National Parks: Precautions -, Myrtle Beach/Florence SC, Weather

National Parks: Precautions

Ah yes, getting back to nature. It’s not all babbling brooks and tweeting birds, you know. (Well, mostly it is.) However, if you keep your eyes, ears and common sense attuned to the following things, you’ll be fine.

Fire It’s perhaps one of the biggest threats to our national parks. Use your brain when building a campfire. Keep it small and in a safe place (not in your tent!) with plenty of water and sand on hand in case it gets away from you. Don’t build one when you’re by yourself, and never leave it unattended. When you’re finished, make sure the fire is completely OUT. Smoldering embers are just as deadly as a flickering flame.

Hypothermia Believe it or not, you can experience this potentially fatal decrease in body temperature even if it’s not below freezing. The symptoms include chilliness and fatigue followed by shivering and mental confusion. If you notice someone (or yourself) experiencing these symptoms, wrap them in a blanket or sleeping bag and take them to the nearest shelter immediately. If you have any high-energy foods or hot drinks handy, they can help minimize the severity of the situation. This is serious stuff. Take it seriously.

Hiking Before lacing up your broken-in boots and hitting the trail, take these things into consideration: How long is the trail? How steep is the hill? How quickly does the elevation increase? All of these factors play a role in determining how much weight to carry in your backpack. Too much weight can lead to exhaustion and heat stroke. (And brand new boots can lead to serious blisters!) One thing NOT to scrimp on in your pack: WATER. Drink at least two quarts per day, more if it’s extremely hot.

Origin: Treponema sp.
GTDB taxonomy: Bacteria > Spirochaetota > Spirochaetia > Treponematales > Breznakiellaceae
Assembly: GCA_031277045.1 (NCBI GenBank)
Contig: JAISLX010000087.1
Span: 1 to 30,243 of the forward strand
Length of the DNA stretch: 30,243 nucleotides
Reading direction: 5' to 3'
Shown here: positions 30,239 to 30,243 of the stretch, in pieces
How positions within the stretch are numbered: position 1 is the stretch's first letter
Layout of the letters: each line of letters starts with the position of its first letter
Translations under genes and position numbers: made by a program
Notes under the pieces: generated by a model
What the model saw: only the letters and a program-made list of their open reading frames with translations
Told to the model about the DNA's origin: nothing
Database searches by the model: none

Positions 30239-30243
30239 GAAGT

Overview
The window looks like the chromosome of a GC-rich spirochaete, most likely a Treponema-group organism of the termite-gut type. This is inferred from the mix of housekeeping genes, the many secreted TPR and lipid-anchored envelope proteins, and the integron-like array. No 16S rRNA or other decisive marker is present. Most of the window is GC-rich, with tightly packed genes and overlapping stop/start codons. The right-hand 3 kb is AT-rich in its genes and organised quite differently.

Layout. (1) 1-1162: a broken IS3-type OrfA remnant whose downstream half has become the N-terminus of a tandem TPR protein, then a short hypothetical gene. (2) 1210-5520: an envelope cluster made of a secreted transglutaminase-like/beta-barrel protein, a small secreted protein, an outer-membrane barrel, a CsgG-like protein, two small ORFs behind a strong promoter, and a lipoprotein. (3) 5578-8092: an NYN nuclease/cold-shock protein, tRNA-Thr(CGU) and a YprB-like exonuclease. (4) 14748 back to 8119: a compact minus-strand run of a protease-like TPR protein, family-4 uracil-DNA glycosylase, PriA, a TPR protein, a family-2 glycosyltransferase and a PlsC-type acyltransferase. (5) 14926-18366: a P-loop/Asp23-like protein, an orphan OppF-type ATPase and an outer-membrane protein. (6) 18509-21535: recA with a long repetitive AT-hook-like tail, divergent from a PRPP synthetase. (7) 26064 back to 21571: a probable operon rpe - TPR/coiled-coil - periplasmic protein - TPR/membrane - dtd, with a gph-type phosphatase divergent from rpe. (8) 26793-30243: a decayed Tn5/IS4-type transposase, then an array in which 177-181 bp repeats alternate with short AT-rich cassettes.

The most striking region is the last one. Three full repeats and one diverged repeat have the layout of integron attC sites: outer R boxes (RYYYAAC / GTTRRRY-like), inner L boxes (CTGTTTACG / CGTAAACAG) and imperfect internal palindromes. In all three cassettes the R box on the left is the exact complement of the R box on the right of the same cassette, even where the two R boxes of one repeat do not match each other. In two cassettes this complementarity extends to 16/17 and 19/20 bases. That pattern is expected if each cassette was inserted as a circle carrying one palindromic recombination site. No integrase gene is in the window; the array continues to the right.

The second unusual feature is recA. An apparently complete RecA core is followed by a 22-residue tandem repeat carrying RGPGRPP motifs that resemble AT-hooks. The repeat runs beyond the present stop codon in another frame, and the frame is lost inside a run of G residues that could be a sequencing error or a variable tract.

Giardia Even if you forget their name, you’ll remember the consequences of running into these invisible, waterborne protozoa. Severe stomach sickness. Avoid its wretched effects by purifying all of the water you plan to drink. Either use water purifying pills or boil the water for at least 10 minutes – longer at higher altitudes.

Lyme – Deer appear to be pretty unassuming, right? Well, they are. It’s their TICKS that spread Lyme disease. If you’re hiking in an area where Lyme has been detected, wear tick repellent and long pants tucked into your socks. If you find one on your skin, remove it with rubbing alcohol and tweezers. And don’t worry, if detected early enough, Lyme disease can be treated with antibiotics.

Plant Poisons Everyone’s heard of them. You probably know ten people who have come into contact with one (or many) of them. They’re our friends poison ivy, poison oak and poison sumac. If you’re one of the unfortunate souls to lose your battle with a plant, wash the area immediately with soap and water. Calamine lotion and cortisone cream may help with the itching. Other than that, it’s a waiting game. Sorry.

Sunburn/Heat Stroke – Did you know that ultraviolet rays are stronger at higher altitudes? Oh, and watch out on cloudy days and in the snow (it reflects the sun). In both cases, you won’t think you’re getting burned, but you are. Always wear sunscreen (SPF 15 or higher), a hat and sunglasses.
If your body is exposed to extreme heat for an extended period of time, you could get heat stroke. Symptoms include headache, dizziness and fatigue that can lead to convulsions, unconsciousness and death. If someone you know is experiencing any of these symptoms move them to a shady place, wrap them in wet clothing and try to keep them cool with water and ice.

National Parks > Entry Fees/Passes > Where to Stay > Precautions > Endangered Parks > What You Can Do to Help

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